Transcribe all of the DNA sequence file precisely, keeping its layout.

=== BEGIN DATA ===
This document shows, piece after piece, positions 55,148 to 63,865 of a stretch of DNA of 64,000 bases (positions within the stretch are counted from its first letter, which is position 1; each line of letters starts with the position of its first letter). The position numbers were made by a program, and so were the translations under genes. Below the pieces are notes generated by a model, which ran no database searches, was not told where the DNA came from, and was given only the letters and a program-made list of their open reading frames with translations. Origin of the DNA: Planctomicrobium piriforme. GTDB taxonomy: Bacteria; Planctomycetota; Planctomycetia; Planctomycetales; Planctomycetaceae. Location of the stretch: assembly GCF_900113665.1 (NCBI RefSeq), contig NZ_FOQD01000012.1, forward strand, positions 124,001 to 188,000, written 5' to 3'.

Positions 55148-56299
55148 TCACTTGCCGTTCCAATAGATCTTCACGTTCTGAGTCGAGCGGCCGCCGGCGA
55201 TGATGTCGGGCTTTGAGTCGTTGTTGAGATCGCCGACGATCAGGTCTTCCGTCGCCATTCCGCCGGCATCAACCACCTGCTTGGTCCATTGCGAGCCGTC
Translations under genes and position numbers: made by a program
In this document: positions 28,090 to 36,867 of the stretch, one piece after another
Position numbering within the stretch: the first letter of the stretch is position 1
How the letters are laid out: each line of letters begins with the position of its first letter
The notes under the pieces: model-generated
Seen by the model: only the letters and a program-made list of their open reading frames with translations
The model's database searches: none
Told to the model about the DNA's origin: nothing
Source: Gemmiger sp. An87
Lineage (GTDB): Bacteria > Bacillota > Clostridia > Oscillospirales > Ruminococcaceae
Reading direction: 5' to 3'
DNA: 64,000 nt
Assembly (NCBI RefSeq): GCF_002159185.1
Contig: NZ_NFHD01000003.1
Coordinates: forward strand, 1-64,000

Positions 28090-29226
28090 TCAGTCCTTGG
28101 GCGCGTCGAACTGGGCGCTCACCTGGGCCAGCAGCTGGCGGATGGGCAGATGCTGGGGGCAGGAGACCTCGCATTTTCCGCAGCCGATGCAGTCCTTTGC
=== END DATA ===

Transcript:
This document shows, piece after piece, positions 55,148 to 63,865 of a stretch of DNA of 64,000 bases (positions within the stretch are counted from its first letter, which is position 1; each line of letters starts with the position of its first letter). The position numbers were made by a program, and so were the translations under genes. Below the pieces are notes generated by a model, which ran no database searches, was not told where the DNA came from, and was given only the letters and a program-made list of their open reading frames with translations. Origin of the DNA: Planctomicrobium piriforme. GTDB taxonomy: Bacteria; Planctomycetota; Planctomycetia; Planctomycetales; Planctomycetaceae. Location of the stretch: assembly GCF_900113665.1 (NCBI RefSeq), contig NZ_FOQD01000012.1, forward strand, positions 124,001 to 188,000, written 5' to 3'.

Positions 55148-56299
55148 TCACTTGCCGTTCCAATAGATCTTCACGTTCTGAGTCGAGCGGCCGCCGGCGA
55201 TGATGTCGGGCTTTGAGTCGTTGTTGAGATCGCCGACGATCAGGTCTTCCGTCGCCATTCCGCCGGCATCAACCACCTGCTTGGTCCATTGCGAGCCGTC
Translations under genes and position numbers: made by a program
In this document: positions 28,090 to 36,867 of the stretch, one piece after another
Position numbering within the stretch: the first letter of the stretch is position 1
How the letters are laid out: each line of letters begins with the position of its first letter
The notes under the pieces: model-generated
Seen by the model: only the letters and a program-made list of their open reading frames with translations
The model's database searches: none
Told to the model about the DNA's origin: nothing
Source: Gemmiger sp. An87
Lineage (GTDB): Bacteria > Bacillota > Clostridia > Oscillospirales > Ruminococcaceae
Reading direction: 5' to 3'
DNA: 64,000 nt
Assembly (NCBI RefSeq): GCF_002159185.1
Contig: NZ_NFHD01000003.1
Coordinates: forward strand, 1-64,000

Positions 28090-29226
28090 TCAGTCCTTGG
28101 GCGCGTCGAACTGGGCGCTCACCTGGGCCAGCAGCTGGCGGATGGGCAGATGCTGGGGGCAGGAGACCTCGCATTTTCCGCAGCCGATGCAGTCCTTTGC